Professional training reform

06 Sep 2019


Eloïse Hullar

The law of 12 July 2019 (hereinafter referred to as the “Law”) , modifying (1) the Labour Code; (2) the modified law of 31 July 2006 introducing a Labour Code; (3) the modified law of 19 December 2008 reforming professional training (hereinafter referred to as the “2008 Law”) was published in Mémorial A - no. 497 of 12 July 2019. Its implementing regulation, the Grand-Ducal Regulation of 1 August 2019, was published in Mémorial A no. 564 of 20 August 2019.

The Law incorporates into the Labour Code the provisions relating to the apprenticeship contract and the internship contract stipulated by the 2008 Law reforming professional training[1] and adds certain clarifications and modifications. The main changes are as follows:

Duration of the apprenticeship contract: Article L. 111-3 (2) of the Labour Code explicitly specifies that the duration of the contract is the same as the actual duration of the apprenticeship. The Law provides that an initial one-year extension of the apprenticeship contract is automatically granted if the apprentice needs it to finish their training and a second extension of no more than one year may be allowed if both the parties to the contract agree.

Trial period in the apprenticeship contract: the Law now provides that the apprenticeship contract must include a non-renewable 3-month trial period.

Suspension of the apprenticeship contract: in the event of an extended absence due to illness, maternity or any other reason, duly justified and accepted by Professional Chambers, the apprenticeship contract will now be suspended and extended for the same period.

Transfer of the apprenticeship contract: the Law specifies that contracts can be transferred throughout the year and authorised within six weeks after the termination of the previous apprenticeship contract.

End of the apprenticeship contract: there are four new circumstances in which the apprenticeship contract can be ended, namely i) mandatory career change for the apprentice, ii) if the apprentice is removed from the training, iii) in the event of absence without a valid reason for twenty consecutive working days, iv) when the rights to sickness benefits granted to the apprentice have been exhausted in accordance with Article 9(1) of the Social Security Code.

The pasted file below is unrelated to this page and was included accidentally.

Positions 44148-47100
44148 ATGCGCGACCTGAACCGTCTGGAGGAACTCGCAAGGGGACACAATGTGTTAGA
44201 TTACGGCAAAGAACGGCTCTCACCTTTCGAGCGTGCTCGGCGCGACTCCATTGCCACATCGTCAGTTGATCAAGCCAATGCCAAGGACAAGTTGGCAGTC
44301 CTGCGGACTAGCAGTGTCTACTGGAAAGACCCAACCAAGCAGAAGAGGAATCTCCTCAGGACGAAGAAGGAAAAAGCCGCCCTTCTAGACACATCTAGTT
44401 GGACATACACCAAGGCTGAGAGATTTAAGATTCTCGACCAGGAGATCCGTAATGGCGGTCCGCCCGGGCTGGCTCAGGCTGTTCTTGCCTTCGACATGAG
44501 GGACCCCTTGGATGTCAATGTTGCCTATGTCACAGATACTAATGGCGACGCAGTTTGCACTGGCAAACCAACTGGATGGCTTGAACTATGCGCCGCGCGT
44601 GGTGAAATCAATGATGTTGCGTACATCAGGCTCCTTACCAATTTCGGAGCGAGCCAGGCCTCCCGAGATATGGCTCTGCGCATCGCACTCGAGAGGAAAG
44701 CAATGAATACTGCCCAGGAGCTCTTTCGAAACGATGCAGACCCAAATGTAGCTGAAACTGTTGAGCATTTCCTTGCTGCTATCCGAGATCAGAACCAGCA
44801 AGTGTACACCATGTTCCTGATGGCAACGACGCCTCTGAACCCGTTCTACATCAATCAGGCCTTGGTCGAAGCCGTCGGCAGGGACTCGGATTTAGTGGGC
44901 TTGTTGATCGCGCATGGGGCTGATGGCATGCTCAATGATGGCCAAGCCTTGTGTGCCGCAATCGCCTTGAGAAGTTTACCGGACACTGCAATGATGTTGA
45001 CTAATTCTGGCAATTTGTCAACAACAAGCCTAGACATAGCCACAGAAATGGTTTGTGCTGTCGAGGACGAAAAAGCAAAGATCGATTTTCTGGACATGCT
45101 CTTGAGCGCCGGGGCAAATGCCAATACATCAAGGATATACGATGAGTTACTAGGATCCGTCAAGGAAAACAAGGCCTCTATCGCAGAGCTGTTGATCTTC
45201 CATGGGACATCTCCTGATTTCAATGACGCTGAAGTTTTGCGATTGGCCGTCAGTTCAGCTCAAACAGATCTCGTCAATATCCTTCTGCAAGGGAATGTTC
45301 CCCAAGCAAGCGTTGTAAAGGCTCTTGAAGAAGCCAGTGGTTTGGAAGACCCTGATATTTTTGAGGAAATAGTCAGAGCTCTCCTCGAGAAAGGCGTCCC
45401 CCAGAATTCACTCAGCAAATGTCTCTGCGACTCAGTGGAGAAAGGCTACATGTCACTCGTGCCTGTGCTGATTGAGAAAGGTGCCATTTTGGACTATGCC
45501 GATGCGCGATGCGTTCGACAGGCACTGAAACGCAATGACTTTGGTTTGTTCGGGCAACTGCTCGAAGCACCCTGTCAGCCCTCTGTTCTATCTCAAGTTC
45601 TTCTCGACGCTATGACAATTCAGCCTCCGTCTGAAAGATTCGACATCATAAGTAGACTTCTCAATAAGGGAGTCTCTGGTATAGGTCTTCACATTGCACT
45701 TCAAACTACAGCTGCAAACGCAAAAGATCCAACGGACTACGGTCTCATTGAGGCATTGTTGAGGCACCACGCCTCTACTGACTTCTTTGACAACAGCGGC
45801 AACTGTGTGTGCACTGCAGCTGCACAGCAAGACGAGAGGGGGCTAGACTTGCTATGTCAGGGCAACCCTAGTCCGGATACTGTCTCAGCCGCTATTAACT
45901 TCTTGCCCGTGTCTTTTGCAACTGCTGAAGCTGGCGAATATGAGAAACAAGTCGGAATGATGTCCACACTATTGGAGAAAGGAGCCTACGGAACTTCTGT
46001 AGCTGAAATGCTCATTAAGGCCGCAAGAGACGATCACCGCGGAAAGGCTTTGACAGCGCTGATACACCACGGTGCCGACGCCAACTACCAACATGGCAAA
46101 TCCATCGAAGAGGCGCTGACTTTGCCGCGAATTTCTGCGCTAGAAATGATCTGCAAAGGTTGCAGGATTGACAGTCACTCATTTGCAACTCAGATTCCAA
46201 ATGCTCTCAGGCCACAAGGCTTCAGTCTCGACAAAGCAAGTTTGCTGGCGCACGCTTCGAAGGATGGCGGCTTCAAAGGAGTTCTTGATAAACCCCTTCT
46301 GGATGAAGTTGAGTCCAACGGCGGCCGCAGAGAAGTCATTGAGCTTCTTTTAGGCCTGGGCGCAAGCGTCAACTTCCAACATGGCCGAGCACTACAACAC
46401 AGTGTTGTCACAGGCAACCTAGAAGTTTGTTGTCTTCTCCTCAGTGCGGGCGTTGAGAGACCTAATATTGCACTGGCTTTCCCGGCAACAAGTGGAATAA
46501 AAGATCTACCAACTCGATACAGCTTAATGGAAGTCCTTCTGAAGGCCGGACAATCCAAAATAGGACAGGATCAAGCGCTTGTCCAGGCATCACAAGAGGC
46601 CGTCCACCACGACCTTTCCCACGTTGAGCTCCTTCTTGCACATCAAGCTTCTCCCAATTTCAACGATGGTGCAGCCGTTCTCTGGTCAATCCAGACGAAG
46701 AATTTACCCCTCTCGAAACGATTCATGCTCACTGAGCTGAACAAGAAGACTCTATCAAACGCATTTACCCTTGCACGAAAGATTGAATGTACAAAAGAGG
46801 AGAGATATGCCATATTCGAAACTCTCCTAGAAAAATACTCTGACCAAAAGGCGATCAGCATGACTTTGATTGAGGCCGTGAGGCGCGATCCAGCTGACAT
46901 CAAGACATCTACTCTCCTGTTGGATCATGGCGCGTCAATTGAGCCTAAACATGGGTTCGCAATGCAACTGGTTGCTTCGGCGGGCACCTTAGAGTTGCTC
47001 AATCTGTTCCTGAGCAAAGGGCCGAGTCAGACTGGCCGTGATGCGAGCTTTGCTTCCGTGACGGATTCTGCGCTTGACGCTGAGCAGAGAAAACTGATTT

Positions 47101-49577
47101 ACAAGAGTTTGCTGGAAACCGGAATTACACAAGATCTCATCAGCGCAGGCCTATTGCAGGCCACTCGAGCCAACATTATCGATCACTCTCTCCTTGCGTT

Termination of the apprenticeship contract: it is now possible to terminate the apprenticeship contract, in addition to the situations stipulated by the 2008 Law, “if either party’s trust in the other has irredeemably broken down”, and “if the physical or moral integrity of either party is at risk”.

The prior agreement of Professional Chambers is still required to terminate the apprenticeship contract.

However, the Law provides that the contract can be terminated during the 3-month trial period without indicating the reasons, and without the agreement of Professional Chambers, the parties shall simply need to inform them in writing.

In addition, unless the contract is terminated during the trial period, the Professional Chambers can now terminate the apprenticeship contract in the circumstances described above.

Dispute procedure: According to the new Article L. 111-9 of the Labour Code, there is a “dispute”, “when one of the parties to the contract sends a request to terminate in writing and the other party expresses its disagreement”.

From now on, when the competent apprenticeship advisor receives the termination request, they will inform the other party to the contract of this and ask them to send a response within eight days. If there is no response within this time, the apprenticeship contract will be terminated by mutual agreement.

If the other party disputes the termination, the Professional Chambers will decide either to organise an conciliation meeting or to refer the matter to the Dispute Commission called “Commission des litiges”. If conciliation takes place, either it will be successful and result in an agreement to terminate or to continue the contract, or it will fail and the dispute will be referred to the Dispute Commission. If arbitration is not successful, either party can refer the matter to the Employment Tribunal.

Additional entitlement to leave: Apprentices will now be able to benefit from settling-in leave if they adopt a child[2] and “training” leave if they need to prepare for and appear in an international, European or Luxembourg trade competition[3].

Law of 12 July 2019 reforming professional training


[1] Law of 19 December 2008 reforming professional training and modifying a) the modified law of 22 June 1963 defining the salary system for government officials; b) the modified law of 4 September 1990 reforming technical secondary education and continuous professional development; c) the law of 1 December 1992 1. creating a public establishment for the development of continuing professional development and 2. defining frameworks for staff working in continuous professional development centres; d) the law of 31 July 2006 introducing a Labour Code published in Mémorial A no. 220 of 30 December 2008.

[2] Article L. 234-56 of the Labour Code.

[3] Article L. 234-59 of the Labour Code.